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Assessing the phosphorus and potassium balances in Oregon's dairies

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dc.contributor.advisor French, Patrick D.
dc.creator Higgs, Kathryn N.
dc.date.accessioned 2012-07-03T19:17:18Z
dc.date.available 2012-07-03T19:17:18Z
dc.date.copyright 2003-09-12
dc.date.issued 2003-09-12
dc.identifier.uri http://hdl.handle.net/1957/30501
dc.description Graduation date: 2004 en_US
dc.description.abstract A field study was conducted to assess phosphorus (P) and potassium (K) concentrations of both lactating and dry cow diets on Oregon's dairies. Thirty-seven dairy farms, located in western Oregon, were grouped according to geographic region, valley (V) or coast (C), and herd size, small (S) or large (L). Farms were visited on three separate occasions. During each visit, lactating and dry cow diets were recorded and corresponding feed ingredients were collected and analyzed for P and K. For each diet recorded, fecal and urine samples were collected and analyzed for P and K. When available, milk production data was obtained. During the initial visit, a survey was issued to producers to assess P and K knowledge as well as gather herd data and management information. Survey responses received indicated that two-thirds of participants were knowledgeable about P and its affects within the environment. Knowledge of K appeared to be less than that of P. Average P concentration of the lactating cow diet was 0.40% (DM basis) and did not differ between region (P=0.12) or herd size (P=0.76). Fecal P excretion did not differ between region (P=0.08) or herd size (P=0.27), however, a trend for larger fecal excretion in V farms contributed to the lower calculated apparent P digestibility for V than C. Potassium in lactating cow diet was greater (P=0.01) for C than V, however, but no difference between herd size (P=0.10) was determined. Overfeeding of K also occurred in dry cow diet with no difference between region (P=0.40) and herd size (P=0.72). Combining the fecal and urinary fractions, an individual lactating cow consuming 0.40% P (89.8 g) and 1.71% K (384.3 g) per day will excrete 24.0 kg of manure P and 76.3 kg of manure K annually. The magnitude of plant available P and K produced; requires Oregon producers to acquire additional land, an additional two-tenths ha/cow, to be to apply P and K at agronomic rates. en_US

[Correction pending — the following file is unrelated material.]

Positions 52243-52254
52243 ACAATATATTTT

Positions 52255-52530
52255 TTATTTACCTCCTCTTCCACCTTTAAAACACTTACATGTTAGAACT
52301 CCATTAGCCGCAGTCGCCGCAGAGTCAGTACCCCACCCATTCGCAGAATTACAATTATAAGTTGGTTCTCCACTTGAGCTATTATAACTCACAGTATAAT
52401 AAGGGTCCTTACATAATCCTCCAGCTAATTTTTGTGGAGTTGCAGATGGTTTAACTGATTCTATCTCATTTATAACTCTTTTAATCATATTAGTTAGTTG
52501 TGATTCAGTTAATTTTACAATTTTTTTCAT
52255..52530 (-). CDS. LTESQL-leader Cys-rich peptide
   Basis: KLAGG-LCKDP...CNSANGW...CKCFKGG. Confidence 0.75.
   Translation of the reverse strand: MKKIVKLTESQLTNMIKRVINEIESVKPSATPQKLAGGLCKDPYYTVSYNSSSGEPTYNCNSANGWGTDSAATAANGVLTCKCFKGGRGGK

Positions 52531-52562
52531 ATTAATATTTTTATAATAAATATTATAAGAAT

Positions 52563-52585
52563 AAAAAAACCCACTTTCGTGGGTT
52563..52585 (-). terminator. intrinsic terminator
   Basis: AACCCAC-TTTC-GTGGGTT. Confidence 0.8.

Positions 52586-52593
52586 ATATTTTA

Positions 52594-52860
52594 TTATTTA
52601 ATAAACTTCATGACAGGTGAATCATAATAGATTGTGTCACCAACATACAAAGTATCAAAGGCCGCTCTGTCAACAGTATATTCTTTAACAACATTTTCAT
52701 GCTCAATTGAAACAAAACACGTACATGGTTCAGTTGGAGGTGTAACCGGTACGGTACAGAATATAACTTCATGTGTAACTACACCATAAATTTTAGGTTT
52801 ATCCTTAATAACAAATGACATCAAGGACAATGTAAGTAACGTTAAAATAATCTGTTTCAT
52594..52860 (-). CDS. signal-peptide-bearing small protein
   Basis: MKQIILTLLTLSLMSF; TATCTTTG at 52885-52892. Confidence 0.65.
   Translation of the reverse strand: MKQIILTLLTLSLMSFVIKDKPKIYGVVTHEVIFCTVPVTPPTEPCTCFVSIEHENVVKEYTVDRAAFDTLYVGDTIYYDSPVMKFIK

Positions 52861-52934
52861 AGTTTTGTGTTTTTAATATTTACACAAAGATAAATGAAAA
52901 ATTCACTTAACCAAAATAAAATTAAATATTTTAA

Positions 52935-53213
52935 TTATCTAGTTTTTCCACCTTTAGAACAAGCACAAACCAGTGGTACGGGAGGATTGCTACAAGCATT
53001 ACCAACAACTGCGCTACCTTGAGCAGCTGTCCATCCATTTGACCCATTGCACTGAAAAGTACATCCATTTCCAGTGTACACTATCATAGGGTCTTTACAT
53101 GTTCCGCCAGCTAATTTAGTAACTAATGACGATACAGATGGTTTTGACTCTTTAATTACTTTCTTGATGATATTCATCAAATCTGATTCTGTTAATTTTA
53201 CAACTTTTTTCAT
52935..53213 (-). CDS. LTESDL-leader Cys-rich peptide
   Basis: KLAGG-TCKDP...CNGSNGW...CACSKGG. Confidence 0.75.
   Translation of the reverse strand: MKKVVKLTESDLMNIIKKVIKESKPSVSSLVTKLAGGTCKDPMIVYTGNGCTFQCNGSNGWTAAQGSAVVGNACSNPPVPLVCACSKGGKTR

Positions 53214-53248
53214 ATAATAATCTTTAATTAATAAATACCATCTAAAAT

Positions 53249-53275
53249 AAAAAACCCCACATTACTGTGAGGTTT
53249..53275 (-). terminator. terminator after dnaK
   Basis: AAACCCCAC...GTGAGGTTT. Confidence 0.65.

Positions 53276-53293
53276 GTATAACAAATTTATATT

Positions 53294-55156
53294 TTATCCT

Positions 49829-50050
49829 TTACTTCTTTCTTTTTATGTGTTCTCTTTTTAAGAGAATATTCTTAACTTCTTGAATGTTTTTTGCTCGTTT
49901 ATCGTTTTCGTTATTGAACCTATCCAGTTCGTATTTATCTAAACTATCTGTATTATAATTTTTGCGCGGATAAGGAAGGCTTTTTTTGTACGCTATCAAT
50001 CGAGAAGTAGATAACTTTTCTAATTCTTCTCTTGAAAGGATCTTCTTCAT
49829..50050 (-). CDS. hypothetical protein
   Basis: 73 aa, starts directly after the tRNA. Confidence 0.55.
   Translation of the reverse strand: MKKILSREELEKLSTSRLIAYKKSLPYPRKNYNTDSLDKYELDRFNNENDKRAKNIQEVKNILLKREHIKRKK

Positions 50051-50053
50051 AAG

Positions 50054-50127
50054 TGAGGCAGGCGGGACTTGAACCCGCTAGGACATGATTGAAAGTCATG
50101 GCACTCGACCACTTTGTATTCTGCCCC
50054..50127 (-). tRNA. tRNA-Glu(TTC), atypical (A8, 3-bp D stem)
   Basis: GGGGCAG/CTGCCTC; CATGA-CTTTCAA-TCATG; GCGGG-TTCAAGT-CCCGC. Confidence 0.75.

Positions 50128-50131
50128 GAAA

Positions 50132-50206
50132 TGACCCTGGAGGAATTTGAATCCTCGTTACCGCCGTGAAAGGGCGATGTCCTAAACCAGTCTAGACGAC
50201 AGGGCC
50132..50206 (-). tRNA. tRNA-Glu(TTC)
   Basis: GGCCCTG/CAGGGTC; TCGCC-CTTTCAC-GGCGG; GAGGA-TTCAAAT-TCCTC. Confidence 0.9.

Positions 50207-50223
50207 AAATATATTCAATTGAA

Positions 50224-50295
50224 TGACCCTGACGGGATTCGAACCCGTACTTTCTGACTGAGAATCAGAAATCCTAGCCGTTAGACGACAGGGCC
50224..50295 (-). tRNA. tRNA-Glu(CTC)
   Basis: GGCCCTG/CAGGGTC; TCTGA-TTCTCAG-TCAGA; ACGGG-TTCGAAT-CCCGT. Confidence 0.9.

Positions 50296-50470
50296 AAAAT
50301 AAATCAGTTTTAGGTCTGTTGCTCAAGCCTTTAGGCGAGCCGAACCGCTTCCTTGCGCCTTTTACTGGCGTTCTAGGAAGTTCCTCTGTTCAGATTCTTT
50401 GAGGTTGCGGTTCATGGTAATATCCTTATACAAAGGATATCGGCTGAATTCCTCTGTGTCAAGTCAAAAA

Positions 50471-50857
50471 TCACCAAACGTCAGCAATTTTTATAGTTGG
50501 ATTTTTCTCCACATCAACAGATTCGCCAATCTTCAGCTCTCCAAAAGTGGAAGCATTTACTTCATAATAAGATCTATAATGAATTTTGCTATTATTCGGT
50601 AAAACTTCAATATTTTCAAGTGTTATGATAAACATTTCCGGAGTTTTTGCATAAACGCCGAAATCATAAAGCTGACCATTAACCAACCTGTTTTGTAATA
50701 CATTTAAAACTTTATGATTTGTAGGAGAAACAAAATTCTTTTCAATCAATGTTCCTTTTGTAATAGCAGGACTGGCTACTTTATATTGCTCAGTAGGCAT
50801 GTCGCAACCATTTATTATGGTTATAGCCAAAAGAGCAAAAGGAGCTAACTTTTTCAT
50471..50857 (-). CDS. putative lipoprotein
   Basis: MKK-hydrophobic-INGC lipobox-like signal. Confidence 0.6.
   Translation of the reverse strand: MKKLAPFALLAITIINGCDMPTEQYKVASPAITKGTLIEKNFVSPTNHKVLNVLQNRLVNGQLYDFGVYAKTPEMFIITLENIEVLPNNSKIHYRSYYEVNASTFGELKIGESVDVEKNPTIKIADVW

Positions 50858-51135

dc.language.iso en_US en_US
dc.subject.lcsh Dairy cattle -- Oregon -- Nutrition en_US
dc.subject.lcsh Phosphorus in animal nutrition -- Oregon en_US
dc.subject.lcsh Potassium in the body en_US
dc.title Assessing the phosphorus and potassium balances in Oregon's dairies en_US
dc.type Thesis/Dissertation en_US
dc.degree.name Master of Science (M.S.) in Animal Science en_US
dc.degree.level Master's en_US
dc.degree.discipline Agricultural Sciences en_US
dc.degree.grantor Oregon State University en_US
dc.description.digitization File scanned at 300 ppi (Monochrome) using ScandAll PRO 1.8.1 on a Fi-6770A in PDF format. CVista PdfCompressor 4.0 was used for pdf compression and textual OCR. en_US
dc.description.peerreview no en_us

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